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Central America - Education Strategy Paper (Inglês)

The purpose of the Education Strategy Paper is to compare basic education outcomes and indicators in the four Central American countries, which will then be examined and explored in the subsequent chapters. At least five main dimensions of educational performance should be considered in any education sector diagnostic such as this one: (a) educational coverage, measured by enrollment rates; (b) internal efficiency, measured by student cohort survival rates and other indicators; (c) educational quality, measured by the acquisition of cognitive skills; (d) external efficiency, measured by private (and ideally, social) rates of return to schooling at the various levels; and (e) equity, measured by the distribution among urban-rural areas, socio-economic groups and ethnic groups of all the previous indicators. We will make the attempt below to compare the countries along these dimensions, using similar indicators, and, when applicable, triangulating indicators across multiple sources (official Ministry of Education sources and household surveys). When possible, we also provide longitudinal comparisons of these education indicators for each country. A key conclusion of the chapter will be that some urgent priorities remain in spite of several accomplishments undertaken in the past decades, in particular related to quality and learning, primary completion and secondary education coverage.

Detalhes

  • Data do documento

    2005/11/30

  • TIpo de documento

    Note sobre Políticas

  • No. do relatório

    29946

  • Nº do volume

    1

  • Total Volume(s)

    1

  • País

    América Central,

  • Região

    América Latina e Caribe,

  • Data de divulgação

    2005/12/28

  • Disclosure Status

    Disclosed

  • Nome do documento

    Central America - Education Strategy Paper

  • Palavras-chave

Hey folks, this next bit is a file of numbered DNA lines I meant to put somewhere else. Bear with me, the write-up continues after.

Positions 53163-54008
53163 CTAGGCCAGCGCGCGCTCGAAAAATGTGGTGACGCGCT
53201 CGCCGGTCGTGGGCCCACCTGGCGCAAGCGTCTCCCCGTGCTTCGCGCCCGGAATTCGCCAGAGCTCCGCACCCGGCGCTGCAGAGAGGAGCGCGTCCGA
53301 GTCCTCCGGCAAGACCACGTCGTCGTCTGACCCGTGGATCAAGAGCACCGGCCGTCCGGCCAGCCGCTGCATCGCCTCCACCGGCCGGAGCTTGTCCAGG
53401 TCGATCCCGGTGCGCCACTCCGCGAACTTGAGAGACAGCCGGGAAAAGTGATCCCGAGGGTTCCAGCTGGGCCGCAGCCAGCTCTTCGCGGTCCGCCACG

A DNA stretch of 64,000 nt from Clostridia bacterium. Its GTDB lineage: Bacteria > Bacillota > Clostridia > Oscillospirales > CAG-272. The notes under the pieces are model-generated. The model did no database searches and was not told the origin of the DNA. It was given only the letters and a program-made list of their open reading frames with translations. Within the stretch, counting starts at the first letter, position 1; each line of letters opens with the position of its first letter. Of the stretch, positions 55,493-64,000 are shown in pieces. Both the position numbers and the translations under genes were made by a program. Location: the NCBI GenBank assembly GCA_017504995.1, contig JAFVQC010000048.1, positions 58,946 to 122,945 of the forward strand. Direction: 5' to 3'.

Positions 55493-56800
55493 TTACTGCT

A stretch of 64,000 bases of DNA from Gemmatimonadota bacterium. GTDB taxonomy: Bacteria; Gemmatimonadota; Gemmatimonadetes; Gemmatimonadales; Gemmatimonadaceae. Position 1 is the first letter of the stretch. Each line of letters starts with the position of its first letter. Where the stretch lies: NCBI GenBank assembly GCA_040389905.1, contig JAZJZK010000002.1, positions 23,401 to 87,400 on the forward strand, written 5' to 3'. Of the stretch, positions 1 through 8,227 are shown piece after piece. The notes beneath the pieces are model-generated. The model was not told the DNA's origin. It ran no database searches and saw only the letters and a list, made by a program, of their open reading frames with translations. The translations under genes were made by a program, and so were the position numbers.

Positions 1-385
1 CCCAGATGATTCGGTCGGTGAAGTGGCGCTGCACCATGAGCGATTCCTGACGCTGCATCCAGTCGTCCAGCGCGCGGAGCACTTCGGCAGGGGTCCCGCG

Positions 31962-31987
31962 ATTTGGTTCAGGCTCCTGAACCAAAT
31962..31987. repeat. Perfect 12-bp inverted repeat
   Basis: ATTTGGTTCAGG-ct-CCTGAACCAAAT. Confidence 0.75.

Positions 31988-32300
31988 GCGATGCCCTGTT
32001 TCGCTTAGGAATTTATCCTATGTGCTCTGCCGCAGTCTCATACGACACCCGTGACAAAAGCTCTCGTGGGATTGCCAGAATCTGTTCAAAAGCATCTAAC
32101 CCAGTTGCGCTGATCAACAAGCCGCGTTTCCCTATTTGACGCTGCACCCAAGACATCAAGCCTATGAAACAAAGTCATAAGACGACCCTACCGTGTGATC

Program for International Student;average student-teacher ratio;care needs;survival rate;access to secondary school;dropping out of school;children's needs;per capita income level;secondary level;household survey data;repetition rate;high dropout rate;cohort of student;gross completion rate;primary completion rate;gross intake rate;high repetition rate;net enrollment rate;gross enrollment rate;years of schooling;national educational assessment;basic education cycle;point of collection;access to school;average test score;improve Education Quality;average educational attainment;school entrance age;basic education level;literacy and numeracy;student learn outcome;rates of return;quality and relevance;compulsory primary education;secondary education gap;comprehensive education reform;data collection system;compulsory basic education;primary level;survivor function;cohort analysis;secondary cycle;primary cycle;higher grade;educational cycle;efficiency improvement;average age;cohort method;secondary coverage;survival function;simulation result;reform design;educational system;educational coverage;educational outcome;public subsidy;survival probability;international assessment;school-age population;regional assessment;decentralization reform;old student;pedagogical practice;teacher quality;educational provision;education systems;equitable education;education secretariat;regional priority;effective school;dropout pattern;student group;academic track;private finance;demand-side interventions;delivery model;evaluation system;educational expenditure;income expenditure;school attainment;school attendance;external efficiency;enrollment increase;language barrier;inherent characteristics;ethnic group;teaching quality;educational performance;rural area;language program;school infrastructure;standardized assessment;financial strain;performance level;limited information;general secretary;testing system;academic support;autonomous school;maximum amount;public expenditure;cohort survival;old children;educational quality;socio-economic status;family composition;student enrollment;cognitive skill;relative magnitude;compulsory education;student population;school mapping;school census;school level;social recognition;aggregate indicator;school year;children of ages;latin study;educational structure;educational indicator;primary six;education coverage;education indicator;multiple sources;school life;academic stream;professional stream;simple average;official statistic;supply-side constraints;student learning;assessment system;financing mechanism;traditional school;Teacher Attendance;class hour;scientific literacy;comparative data;subsequent section;student dropout;achievement level;

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